Resource Library

Camp Legends: For Love of Camp and Country
Published Date: 2018-09-01

A Personal Perspective by Jay Jacobs

My world is like a collision of two parallel universes — my camp world and my political world. It’s like people see me as Superman and Clark Kent at the same time. Superman — not because I’m in any way “super,” but because in my camp life I run around daily doing ridiculous things always dressed in the exact same outfit. And Clark Kent, because in my political life I walk around like the stiff that most people think I am. But I thought now would be a good opportunity to debunk that image with a story about what I really do at camp.

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Positive Discipline
Published Date: 2018-09-01

Camp has changed significantly since my first year as a counselor in 1989. Advancements include: online registration, drones shooting video footage, cool water trampolines and climbing devices, overnight camps with shorter sessions, and day camp programs growing in numbers every summer. But some of the biggest advancements across the industry are not as obvious. Focusing on child development has become the priority for camps that want to have a long-term positive impact on children’s lives.

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Camp Includes Me Series

This feature article is part of an ongoing series of articles in Camping Magazine that will focus on inclusion, diversity, and cross-cultural agility to share in our individual communities and out in the world.

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Preparing for Happiness in Career and Life
Published Date: 2018-09-01

Some of the best times of my life have been my carefree summers swimming, exploring, sharing, and making friends as a child at camp. But many of my life’s greatest lessons were learned over six summers working on camp staff. As a newly minted staff member recently graduated from high school, I strived to become part of the model community I found in our camp’s staff culture. Selflessness, servant leadership, and teamwork were encouraged and celebrated. I learned the more you gave of yourself to camp, the more you received in return.

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Natalie, the camp baker, was spontaneously thrust into finishing the meat entrée after Shayla announced that she had a family emergency and ran out the door, leaving the pork loin in the oven. Natalie was ServSafe certified two years ago but suddenly drew a blank trying to remember the cooked temperature requirement for pork loin. The food service manager was away on vacation, as summer camp had ended two weeks ago. In your kitchen, would Natalie have written standard operating procedures (SOPs) where she could find the information needed for the safety of your campers or guests?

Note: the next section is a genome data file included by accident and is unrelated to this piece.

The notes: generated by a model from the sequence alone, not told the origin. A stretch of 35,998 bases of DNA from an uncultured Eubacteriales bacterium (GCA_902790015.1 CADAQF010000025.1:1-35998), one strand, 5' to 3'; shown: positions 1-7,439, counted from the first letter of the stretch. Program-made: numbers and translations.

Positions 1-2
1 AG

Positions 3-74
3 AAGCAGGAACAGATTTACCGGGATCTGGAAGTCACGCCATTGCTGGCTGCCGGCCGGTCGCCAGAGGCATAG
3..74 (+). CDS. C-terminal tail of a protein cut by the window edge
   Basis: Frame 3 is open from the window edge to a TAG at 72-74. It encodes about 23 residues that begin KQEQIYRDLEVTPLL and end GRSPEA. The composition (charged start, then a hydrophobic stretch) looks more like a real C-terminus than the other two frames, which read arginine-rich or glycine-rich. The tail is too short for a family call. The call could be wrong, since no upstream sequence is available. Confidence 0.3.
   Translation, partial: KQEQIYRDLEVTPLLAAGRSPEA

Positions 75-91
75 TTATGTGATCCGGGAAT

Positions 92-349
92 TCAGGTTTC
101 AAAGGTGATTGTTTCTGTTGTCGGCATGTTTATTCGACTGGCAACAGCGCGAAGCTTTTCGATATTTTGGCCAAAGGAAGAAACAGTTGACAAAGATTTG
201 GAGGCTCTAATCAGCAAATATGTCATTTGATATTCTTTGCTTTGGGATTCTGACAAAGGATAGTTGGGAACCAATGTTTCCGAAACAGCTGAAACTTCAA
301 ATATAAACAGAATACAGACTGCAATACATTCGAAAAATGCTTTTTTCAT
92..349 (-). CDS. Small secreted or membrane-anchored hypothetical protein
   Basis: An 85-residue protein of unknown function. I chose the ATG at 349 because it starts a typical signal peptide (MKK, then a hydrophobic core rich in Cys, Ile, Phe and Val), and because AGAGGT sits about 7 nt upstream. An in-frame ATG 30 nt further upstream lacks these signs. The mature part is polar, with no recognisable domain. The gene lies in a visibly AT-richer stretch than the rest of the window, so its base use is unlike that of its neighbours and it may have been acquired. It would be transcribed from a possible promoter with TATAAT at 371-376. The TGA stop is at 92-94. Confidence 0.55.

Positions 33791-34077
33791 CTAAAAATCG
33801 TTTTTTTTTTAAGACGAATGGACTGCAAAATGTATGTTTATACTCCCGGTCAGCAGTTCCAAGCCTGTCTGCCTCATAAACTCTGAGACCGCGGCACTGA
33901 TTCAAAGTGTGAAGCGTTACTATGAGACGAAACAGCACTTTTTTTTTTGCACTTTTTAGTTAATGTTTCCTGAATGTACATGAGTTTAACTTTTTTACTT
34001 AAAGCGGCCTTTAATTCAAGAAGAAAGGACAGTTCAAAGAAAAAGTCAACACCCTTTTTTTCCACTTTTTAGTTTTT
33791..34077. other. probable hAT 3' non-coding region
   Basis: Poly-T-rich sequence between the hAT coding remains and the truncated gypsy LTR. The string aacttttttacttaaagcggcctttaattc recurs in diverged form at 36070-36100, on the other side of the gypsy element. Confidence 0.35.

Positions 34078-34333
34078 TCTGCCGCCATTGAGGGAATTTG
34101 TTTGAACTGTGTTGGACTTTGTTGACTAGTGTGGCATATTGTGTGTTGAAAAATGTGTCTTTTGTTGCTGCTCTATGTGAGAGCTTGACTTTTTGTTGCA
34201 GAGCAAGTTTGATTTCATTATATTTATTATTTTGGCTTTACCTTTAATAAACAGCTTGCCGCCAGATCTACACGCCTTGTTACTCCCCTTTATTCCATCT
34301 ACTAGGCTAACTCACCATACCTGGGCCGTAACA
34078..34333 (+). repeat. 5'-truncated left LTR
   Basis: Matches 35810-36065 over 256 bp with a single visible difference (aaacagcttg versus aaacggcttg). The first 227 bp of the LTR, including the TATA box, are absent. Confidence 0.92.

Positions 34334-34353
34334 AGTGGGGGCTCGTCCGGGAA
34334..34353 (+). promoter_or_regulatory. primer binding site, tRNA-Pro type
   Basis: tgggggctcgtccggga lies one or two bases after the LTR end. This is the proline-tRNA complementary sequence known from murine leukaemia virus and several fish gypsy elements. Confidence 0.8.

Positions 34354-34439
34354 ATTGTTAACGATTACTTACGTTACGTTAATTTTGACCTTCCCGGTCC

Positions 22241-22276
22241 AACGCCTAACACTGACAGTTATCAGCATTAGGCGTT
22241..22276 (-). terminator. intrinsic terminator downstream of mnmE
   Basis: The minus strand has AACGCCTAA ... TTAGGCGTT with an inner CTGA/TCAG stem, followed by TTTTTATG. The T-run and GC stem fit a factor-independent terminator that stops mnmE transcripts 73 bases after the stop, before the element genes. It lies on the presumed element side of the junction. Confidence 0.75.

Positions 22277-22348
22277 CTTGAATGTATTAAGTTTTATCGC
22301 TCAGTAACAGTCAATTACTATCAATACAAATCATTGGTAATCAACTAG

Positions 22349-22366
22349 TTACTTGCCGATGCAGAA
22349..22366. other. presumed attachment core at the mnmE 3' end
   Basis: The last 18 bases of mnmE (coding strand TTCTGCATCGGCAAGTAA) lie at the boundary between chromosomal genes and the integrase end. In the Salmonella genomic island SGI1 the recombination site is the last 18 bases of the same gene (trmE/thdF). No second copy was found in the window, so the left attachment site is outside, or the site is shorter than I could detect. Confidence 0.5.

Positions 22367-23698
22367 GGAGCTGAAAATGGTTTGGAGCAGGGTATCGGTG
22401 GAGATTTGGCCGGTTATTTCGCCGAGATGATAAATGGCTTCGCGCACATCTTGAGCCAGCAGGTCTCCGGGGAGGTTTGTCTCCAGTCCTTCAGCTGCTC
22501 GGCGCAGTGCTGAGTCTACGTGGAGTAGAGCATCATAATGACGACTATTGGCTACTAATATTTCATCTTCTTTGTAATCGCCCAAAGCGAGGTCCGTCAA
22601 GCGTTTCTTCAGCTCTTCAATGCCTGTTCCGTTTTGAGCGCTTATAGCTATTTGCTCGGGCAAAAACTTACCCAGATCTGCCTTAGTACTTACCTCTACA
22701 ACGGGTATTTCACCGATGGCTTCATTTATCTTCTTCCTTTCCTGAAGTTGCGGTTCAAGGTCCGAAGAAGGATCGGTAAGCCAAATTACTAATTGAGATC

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Embracing and Empowering Gen Z
Published Date: 2018-09-01

David Bryfman, PhD

As summer comes to an end, we bid farewell to our campers and counselors for another year. Without hesitation we tell them that we can’t wait to see them next summer. It is tragic to contemplate that some of our campers will not return next year because of senseless gun violence that permeates our country’s schools — and yet that is what many American youth claim is what scares them most in this world (Graf, 2018).

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Trends in camp business operations are altogether interesting and not interesting. Interesting because the business of camp is dynamic and evolving quickly to meet the demands of the 21st century, and not interesting because, by and large, the business of camp boils down to one thing: it depends. The 2018 Camp Business Operations Report included both interesting and not-all-that-interesting findings, mostly due to the fact that camps today are increasingly diverse, representing a wider range than ever before in size and financial scope.

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Many of us who grew up going to summer camp feel like it was the place we could most be ourselves. If we had the option, we would make it our second (or first) home.

You probably have a story about your favorite counselor who you looked up to, who helped you imagine the personality traits you wanted to have when you grew up and opened your mind to new experiences.

It makes sense that many campers continue on to become staff members, because they want to do what their most memorable role models did.

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As camp professionals we've got a lock on how to plan for, organize, and deliver high-quality summer learning programs for children and young adults. Amidst the rush of preparing our staff to be effective counselors of youth, establish meaningful mentoring relationships, and model such important constructs as sensitivity, positive risk-taking, conflict resolution, and leadership, we may unwittingly lose sight of the fact that one of the most seminal achievements of our work is creating communities — year after year.

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Running a camp is challenging. Running a camp in the United States, where violent events occupy the 24-hour news cycle, is even more difficult. There are so many risks and expectations to manage.

The emotional, physical, and financial impacts of violent events, such as the recent attacks in Parkland, Santa Fe, and the YouTube Headquarters, make the exposure top of mind for camp owners, directors, staff, and parents.

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